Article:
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Labor Activism
Digital History ID 588

Author:   Governor C.C. Youngs Fact-Finding Committee

Annotation: In July 1917, shortly after the United States entered World War I, armed men in Cochise County, Arizona, under the direction of a local sheriff, rounded up 1,186 strikers at the Phelps Dodge copper mine. These workers, many of whom were Mexican Americans, the possee forced at gunpoint into boxcars without food or water and railroaded them into the New Mexico desert, 180 miles away. The Los Angeles Times editorialized: "The citizens of Cochise County have written a lesson that the whole of America would do well to copy."

For many years, there was a pervasive misbelief about the passivity of Mexican American workers. Mexican American workers have a long history of labor activism in the face of indifference or hostility from the Anglo labor movement.

Among the earliest efforts were those of stevedores in the port of Galveston who attempted to unionize immediately following the Civil War; and employees of central Texas cattle companies who tried to organize in the early 1880s. A Mexican American version of the Knights of Labor was known as the Caballeros de Labor. The mining industry was another early focus of Mexican American labor activity. The expansion of mining in southeastern Arizona, southwestern New Mexico, and southern Colorado during the late 1880s led in 1896 to the formation of a number of Mexican unions.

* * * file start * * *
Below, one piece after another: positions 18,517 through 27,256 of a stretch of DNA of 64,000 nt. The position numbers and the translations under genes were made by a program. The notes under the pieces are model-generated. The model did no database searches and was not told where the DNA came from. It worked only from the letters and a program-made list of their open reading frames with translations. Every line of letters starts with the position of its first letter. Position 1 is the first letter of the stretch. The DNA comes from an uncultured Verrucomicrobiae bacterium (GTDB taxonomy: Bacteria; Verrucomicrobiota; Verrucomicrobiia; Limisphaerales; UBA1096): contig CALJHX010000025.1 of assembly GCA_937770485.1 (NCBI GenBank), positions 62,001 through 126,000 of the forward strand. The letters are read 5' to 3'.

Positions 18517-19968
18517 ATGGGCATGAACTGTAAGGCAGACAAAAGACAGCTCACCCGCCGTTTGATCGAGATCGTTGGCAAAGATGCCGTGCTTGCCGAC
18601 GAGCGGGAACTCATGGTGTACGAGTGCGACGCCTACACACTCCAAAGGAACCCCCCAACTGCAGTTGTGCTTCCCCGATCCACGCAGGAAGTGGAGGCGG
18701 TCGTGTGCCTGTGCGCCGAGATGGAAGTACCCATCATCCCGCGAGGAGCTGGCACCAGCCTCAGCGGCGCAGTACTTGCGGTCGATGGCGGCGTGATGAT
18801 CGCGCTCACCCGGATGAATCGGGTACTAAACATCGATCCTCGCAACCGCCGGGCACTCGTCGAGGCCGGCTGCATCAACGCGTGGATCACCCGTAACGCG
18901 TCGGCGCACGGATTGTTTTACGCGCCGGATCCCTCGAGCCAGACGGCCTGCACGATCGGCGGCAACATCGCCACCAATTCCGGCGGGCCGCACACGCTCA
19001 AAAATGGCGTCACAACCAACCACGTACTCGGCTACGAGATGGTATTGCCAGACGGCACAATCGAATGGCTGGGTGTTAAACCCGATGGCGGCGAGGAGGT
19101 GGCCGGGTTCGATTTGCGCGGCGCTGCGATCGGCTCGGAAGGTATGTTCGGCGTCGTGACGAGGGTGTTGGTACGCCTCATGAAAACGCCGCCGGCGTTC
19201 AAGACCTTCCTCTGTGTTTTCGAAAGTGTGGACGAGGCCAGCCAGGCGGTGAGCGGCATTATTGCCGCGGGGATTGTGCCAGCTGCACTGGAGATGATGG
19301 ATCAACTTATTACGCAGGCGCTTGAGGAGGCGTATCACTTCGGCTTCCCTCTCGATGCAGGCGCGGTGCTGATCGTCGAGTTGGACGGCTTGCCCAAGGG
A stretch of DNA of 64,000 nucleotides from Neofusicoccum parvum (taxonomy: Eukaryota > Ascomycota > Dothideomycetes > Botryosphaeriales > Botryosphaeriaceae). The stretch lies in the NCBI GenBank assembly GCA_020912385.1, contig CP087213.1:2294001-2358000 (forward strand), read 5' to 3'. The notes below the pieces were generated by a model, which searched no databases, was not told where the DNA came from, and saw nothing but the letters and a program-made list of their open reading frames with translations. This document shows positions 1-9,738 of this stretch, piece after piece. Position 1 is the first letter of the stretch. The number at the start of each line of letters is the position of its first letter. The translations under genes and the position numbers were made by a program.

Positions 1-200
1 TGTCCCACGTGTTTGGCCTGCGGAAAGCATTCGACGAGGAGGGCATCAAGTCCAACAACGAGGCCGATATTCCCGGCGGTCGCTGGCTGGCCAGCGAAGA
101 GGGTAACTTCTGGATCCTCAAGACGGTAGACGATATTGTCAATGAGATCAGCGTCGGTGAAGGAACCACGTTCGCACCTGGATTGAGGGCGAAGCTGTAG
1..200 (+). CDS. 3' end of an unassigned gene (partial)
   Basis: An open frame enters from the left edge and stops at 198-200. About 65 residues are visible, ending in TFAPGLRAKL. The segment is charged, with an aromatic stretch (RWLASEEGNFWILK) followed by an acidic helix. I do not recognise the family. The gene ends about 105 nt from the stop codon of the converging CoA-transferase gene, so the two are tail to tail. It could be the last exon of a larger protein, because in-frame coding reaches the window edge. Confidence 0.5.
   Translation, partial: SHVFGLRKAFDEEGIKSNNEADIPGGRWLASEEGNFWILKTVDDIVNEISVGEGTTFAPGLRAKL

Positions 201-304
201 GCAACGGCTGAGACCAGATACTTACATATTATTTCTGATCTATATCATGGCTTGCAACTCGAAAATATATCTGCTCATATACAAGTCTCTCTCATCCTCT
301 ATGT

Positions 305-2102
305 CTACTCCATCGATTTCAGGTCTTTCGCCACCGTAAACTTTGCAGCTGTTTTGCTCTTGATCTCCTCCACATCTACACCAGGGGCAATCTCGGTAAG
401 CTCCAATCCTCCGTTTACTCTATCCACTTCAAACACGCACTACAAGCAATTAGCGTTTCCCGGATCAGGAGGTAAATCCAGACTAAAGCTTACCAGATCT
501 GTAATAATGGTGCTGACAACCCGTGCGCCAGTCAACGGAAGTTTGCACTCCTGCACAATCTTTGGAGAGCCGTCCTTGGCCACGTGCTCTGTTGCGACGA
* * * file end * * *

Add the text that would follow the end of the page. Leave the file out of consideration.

Mexican Americans were at the forefront of efforts to improve wages and working conditions for migrant farm workers. As early as 1903, more than a thousand Mexican and Japanese sugar beet workers carried out a successful strike in Ventura, California. The Mexican Protective Association, founded in 1911 in Texas, was one of the earliest agricultural unions. During the Great Depression of the 1930s, Mexican Americans had a leading role in the establishment of some forty agricultural unions in California.

Workers of Mexican descent could be found on opposite sides in labor disputes. Employers sometimes recruited Mexican Americans as strikebreakers, which led many union leaders to refuse Mexicans as members and to lobby for immigration restrictions.

In California's Imperial Valley in 1928, Mexican and Mexican American farm workers staged a strike against cantaloupe growers. The excerpt here from a state fact-finding commission discusses the conditions that gave rise to the strike.

Document: In compliance with your instructions, I visited the Imperial Valley to investigate the causes and conditions of employment which led to the strike of the cantaloupe pickers and to ascertain the facts surrounding the arrests of many Mexican laborers....

The picking of cantaloupes in the Imperial Valley begins early in May and lasts about eight weeks. Approximately between forty-five hundred and five thousand male workers are engaged in the harvesting of this crop. The preponderant majority of these men are Mexicans, but Filipinos and other Orientals are also working on some ranches....